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The History of Jaquet Droz

October 4 2006 at 7:10 PM

michael.ting  (Login mkt32)

Great companies are born from the fusion of hard work and forward vision of their founders. The company Jaquet Droz is no exception to this rule. Its founder, Pierre Jaquet Droz, overcame his humble beginnings as a farmer’s son to transform a small family workshop into an international manufacturer of luxury timepieces treasured throughout Europe and Asia. The beauty of Jaquet Droz’s creations has resonated through time and their intricacies continue to memorize people around the world today as they did over 250 years ago.

In examining the history and development of Jaquet Droz, two themes emerge to explain the company’s global domination of the watch industry from 1760 to approximately 1790. The first was Pierre Jaquet Droz’s ability to incorporate new technologies into sophisticated timepieces; timepieces which outclassed anything produced by his fellow watchmakers. The importance of the “Lepine-caliber” movement and Perrelet’s self winding mechanism were first recognized by Jaquet Droz and he introduced and popularized these new horological advances to the Swiss watch making community . Being an intelligent man and inspired by the physicist Daniel Bernoulli, Pierre Jaquet Droz also invented the sliding piston whistle which revolutionized the development of mechanical singing birds . However it was the creation of three lifelike automata (The Writer, The Draughtsman and The Musician) in 1773 that earned Pierre Jaquet Droz the respect and admiration of his contemporaries. Building on the works of Jacques Vaucanson and Daniel Gagnebin, Jaquet Droz demonstrated his mastery of human anatomy, mechanical engineering, and magnetism in these three “robots”…almost 190 years before the creation of UNIMATE, the first modern day robotic arm !

Besides these technical innovations it was Pierre Jaquet Droz’s entrepreneurial spirit which fueled the growth and reputation of his company throughout the world. Starting with a successful but grueling 50 day - 1500 kilometer trip to Spain in 1758, Pierre Jaquet Droz continued to fulfill his horological dreams by taking bold calculated risks . Not content with his reputation in La Chaux de Fonds, Pierre Jaquet Droz with his son Henri and Jean-Federic Leschot, sought to access new markets in Europe and Asia. London, an important center of industry and commerce, was the ideal location for their expansion. Established in 1774 the London workshop legitimized the luxury status of Jaquet Droz’s work as “it was of the general opinion that everything made in [England] is better finished, more valuable, and more robust than similar products from other countries” . Pierre Jaquet Droz also took advantage of international trade opportunities by distributing clocks, automata, watches, and singing birds to every country in the Orient, particularly China, through their London workshop. By 1784, with demand for their products pushing production capabilities to the limit, Jaquet Droz founded the first true horological factory and watch school in Geneva, a full year before the establishment of Vacheron Constantin . It was in Geneva that Pierre Jaquet Droz gathered an expert team of clockmakers, enamellers and jewelers including Jacob Frisard, Jacques Frederic Houiet, Godemar, and Decombas . These artisans produced, for the first time, true identical pairs of watches for the Asian market and perfected the decorative techniques of painted and paillonnee enameling for which Jaquet Droz is still known for today. At the height of his career in 1788, Pierre Jaquet Droz had succeeded in his dreams by building an international company worth over 400,000 french livres .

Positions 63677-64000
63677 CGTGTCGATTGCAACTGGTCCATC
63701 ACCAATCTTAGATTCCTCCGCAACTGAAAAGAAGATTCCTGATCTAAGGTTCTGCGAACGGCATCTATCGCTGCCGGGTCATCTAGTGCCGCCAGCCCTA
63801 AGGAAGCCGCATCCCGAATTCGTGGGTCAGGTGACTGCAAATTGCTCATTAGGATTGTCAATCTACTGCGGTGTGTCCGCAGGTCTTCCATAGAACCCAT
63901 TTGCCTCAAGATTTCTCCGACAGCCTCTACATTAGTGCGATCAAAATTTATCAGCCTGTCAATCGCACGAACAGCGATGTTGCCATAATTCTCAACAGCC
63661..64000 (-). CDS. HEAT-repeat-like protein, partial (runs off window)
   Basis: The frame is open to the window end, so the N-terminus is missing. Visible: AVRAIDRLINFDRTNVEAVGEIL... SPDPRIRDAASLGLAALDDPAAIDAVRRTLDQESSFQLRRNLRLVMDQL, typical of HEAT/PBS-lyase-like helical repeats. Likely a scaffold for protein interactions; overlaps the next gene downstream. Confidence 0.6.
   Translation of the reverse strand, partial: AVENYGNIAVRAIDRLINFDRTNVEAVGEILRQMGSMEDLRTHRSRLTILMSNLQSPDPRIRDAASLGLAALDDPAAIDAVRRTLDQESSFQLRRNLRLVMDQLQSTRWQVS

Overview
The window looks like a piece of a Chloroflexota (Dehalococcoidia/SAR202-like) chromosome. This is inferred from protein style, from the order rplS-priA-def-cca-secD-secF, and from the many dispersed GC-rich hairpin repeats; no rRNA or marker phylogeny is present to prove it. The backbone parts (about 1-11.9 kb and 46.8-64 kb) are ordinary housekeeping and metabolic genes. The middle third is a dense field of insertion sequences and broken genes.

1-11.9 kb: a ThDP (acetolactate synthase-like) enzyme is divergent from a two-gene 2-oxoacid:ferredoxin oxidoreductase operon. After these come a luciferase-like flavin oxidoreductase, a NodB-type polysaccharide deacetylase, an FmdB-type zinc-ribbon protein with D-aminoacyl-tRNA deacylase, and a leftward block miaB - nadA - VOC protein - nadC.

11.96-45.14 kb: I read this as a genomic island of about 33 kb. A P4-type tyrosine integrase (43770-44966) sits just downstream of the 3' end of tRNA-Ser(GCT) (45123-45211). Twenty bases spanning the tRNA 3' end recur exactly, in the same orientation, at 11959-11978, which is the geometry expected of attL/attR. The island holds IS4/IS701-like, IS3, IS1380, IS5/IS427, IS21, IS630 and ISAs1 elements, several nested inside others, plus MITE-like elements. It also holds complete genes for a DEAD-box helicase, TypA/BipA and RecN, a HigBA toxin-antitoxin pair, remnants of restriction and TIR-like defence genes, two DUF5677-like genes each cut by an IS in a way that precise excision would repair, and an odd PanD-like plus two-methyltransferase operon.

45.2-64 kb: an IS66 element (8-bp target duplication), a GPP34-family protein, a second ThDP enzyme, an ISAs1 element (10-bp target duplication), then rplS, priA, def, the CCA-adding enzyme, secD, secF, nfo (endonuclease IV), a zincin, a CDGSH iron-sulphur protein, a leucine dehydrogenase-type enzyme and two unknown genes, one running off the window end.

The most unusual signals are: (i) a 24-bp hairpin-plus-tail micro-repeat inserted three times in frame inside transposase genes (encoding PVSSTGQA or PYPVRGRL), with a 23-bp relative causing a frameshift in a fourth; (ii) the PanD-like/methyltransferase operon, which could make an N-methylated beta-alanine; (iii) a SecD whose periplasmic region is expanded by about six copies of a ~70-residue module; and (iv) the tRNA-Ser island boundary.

Shut down by the economic crisis caused by the French Revolution and the early death of Henri Jaquet Droz in 1789, the brand Jaquet Droz was revived but languished throughout the late 20th century. The Swatch Group under the leadership for Mr. Nicolas Hayek recognized the impact that Pierre Jaquet Droz had on Swiss horological history and assumed control of the brand in 2000. Tasked to revive this honorable name was Mr. Manuel Emch, a man similar in age to Pierre Jaquet Droz when he set out on his seminal journey to Spain. By combining original design elements from Pierre Jaquet Droz (an independent seconds movement, alternating Roman and Arabic numerals, Grand Feu enameling) Mr. Emch successfully created and launched the Grande Seconde collection. Limiting production to as few as 3,000 watches a year, the new manufactory seeks to continue and maintain Pierre Jaquet Droz’s highest and exacting standards. Only time will tell but Jaquet Droz, with its renewed focus on old world craftsmanship and elegant design, is well on the way of recapturing the original spirit of Pierre Jaquet Droz.

1.Sabrier JC and Kerman S, “The Jaquet Droz: Visionaries and Trend-Setters”, The Antiquorum Magazine: Vox Spring (2003)
2.Cedrine Jequier and Jean Claude Sabrier, Tome Premier: Le Siecle Des Lumieres (Biel, Switzerland: Montres Jaquet Droz SA, 2002)

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